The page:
Multiplying Your Time and Money

Multiplying time and money


In the last post, we discussed playing with numbers to add clinicians, raise your rates, and work the same, or less, but still make more money. I hope it went awesome. Did you have some fun dreaming about new financials in your life? Have you already spent the money (in your head) you haven’t made yet? 🙂

The biggest shift for Next Level Practice Owners is the idea of time and money exchange. Recently, I was doing a pre-consulting call with someone and they were highly successful: group practice, multi-six figure gross revenue, keynotes, and books, and highly respected in their community.

But, they were only making around $80k, per year, and working 70+ hours per week. They used terms like “about to go postal” and “burned out” through our entire conversation.

I hate seeing that, because I see all the quick ways we could change that. Even “successful” practice owners will:

  • Work harder not smarter
  • Be cheap and try to do it themselves
  • Not value their time and their free time
  • Not actually be with their family, even when they are physically with their family, because their mind is somewhere else

But, imagine if you could set up boundaries, people, and automations, so that your practice could scale with or without you!

That’s why I want you to work on this stuff now, instead of later. When you start growing, without the right plan and mindset, you have to undo a lot later when you burnout.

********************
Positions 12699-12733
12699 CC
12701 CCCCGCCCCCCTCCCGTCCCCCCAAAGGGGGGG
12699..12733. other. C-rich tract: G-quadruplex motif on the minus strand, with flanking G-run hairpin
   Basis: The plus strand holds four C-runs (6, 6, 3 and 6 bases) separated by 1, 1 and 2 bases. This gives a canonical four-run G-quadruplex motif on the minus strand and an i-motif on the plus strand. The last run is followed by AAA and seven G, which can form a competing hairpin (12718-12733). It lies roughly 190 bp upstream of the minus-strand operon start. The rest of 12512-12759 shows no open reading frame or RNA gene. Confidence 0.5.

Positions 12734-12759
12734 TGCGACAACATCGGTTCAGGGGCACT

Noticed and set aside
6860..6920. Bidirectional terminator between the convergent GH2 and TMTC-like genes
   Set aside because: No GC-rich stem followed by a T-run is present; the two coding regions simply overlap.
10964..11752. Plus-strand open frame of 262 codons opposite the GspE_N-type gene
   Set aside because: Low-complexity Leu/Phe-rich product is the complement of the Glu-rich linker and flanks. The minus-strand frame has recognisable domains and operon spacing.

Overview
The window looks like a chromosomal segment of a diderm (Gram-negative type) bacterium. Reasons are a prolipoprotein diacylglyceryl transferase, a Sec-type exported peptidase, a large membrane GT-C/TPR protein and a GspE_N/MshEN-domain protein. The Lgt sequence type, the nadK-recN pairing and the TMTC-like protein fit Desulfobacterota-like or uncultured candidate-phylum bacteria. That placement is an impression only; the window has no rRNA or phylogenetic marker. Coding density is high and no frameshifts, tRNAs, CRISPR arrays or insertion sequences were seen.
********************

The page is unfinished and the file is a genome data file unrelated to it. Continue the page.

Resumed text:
What To Do Now

MINDSET: An assistant should be a multiplier. For example, if someone answers your phone and schedules, the $15/hour you pay should multiply your success. Top practice owners see them as an investment, not an expense. This is because they know they will actually multiply their time and/or money by bringing them on. For example, if I pay someone $15/hour for 10 hours per week of calls/scheduling, that’s $600/month. If I’m charging $150 per session, that’s only four hours of work to pay for 40 hours.

WHAT’S COMING: In the coming Part 2, we’re going to talk about setting up assistants that are hired based on tasks, but are also willing to be trained. It’s only a three-part process that I call ABC (Activity, Basics, Collaboration) where we discuss exactly how you determine what you want, how to find an assistant, and how to give feedback. We’ll also be covering how to add clinicians, and maintaining focus on exactly what to do by ignoring what’s not important.

BUILD THE MUSCLE: But, it’s easy to get sucked back in. As you start to take things off your plate, it’s natural to want to keep doing more. We have ideas and feel like we “have to” keep busy. That’s good, but do you want to stay busy? If so, at the end of Part 2, we’ll discuss where to stay busy (here’s a hint: it’s not with email).

ACTION: If you had five hours of extra time, per week, what would you do? How would you impact the world, your family, or your health?  

 

Joseph R. Sanok, MA, LLP, LPC, NCC

joe-sanok-private-practice-consultant-headshot-smaller-versionJoe Sanok is an ambitious results expert. He is a private practice business consultant and counselor that helps small businesses and counselors in private practice to increase revenue and have more fun! He helps owners with website design, vision, growth, and using their time to create income through being a private practice consultant. Joe was frustrated with his lack of business and marketing skills when he left graduate school. He loved helping people through counseling, but felt that often people couldn’t find him. Over the past few years he has grown his skills, income, and ability to lead others, while still maintaining an active private practice in Traverse City, MI. To link to Joe’s Google+ .

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